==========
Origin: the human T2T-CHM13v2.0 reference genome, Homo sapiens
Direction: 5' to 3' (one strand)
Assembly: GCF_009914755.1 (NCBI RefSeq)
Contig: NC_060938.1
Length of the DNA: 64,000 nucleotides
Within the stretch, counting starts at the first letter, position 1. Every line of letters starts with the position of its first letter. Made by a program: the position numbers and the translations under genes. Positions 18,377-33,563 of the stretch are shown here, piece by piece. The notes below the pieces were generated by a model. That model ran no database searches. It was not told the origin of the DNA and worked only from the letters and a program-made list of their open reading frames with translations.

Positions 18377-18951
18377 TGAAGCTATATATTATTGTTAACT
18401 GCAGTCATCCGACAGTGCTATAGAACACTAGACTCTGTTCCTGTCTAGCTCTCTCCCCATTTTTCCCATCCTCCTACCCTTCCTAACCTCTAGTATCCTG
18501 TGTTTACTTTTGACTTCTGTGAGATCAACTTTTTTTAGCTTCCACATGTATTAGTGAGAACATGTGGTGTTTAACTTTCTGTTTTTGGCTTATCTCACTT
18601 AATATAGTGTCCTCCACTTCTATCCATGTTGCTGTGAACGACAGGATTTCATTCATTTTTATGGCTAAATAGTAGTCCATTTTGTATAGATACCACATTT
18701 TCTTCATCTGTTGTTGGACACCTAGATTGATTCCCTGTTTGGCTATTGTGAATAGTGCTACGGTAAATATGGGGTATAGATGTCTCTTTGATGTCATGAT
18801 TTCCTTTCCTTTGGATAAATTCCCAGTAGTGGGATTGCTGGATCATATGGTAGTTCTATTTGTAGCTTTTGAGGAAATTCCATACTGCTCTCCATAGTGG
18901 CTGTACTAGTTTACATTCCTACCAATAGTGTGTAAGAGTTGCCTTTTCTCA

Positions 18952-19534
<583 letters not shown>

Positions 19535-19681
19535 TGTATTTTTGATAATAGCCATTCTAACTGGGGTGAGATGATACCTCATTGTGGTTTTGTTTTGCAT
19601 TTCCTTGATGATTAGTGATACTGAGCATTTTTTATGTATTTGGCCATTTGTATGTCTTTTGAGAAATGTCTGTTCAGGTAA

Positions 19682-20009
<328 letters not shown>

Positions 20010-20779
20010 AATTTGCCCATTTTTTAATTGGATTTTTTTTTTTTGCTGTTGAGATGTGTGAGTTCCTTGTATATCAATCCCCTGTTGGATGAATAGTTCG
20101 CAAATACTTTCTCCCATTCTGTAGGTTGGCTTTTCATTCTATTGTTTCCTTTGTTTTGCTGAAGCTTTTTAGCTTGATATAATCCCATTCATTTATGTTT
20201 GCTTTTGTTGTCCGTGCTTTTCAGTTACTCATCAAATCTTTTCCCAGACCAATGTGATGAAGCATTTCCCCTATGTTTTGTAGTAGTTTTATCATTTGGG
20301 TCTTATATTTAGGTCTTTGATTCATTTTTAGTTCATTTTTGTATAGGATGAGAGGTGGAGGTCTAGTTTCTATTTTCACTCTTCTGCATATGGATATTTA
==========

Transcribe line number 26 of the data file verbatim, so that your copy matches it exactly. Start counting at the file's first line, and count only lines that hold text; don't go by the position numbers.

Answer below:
20301 TCTTATATTTAGGTCTTTGATTCATTTTTAGTTCATTTTTGTATAGGATGAGAGGTGGAGGTCTAGTTTCTATTTTCACTCTTCTGCATATGGATATTTA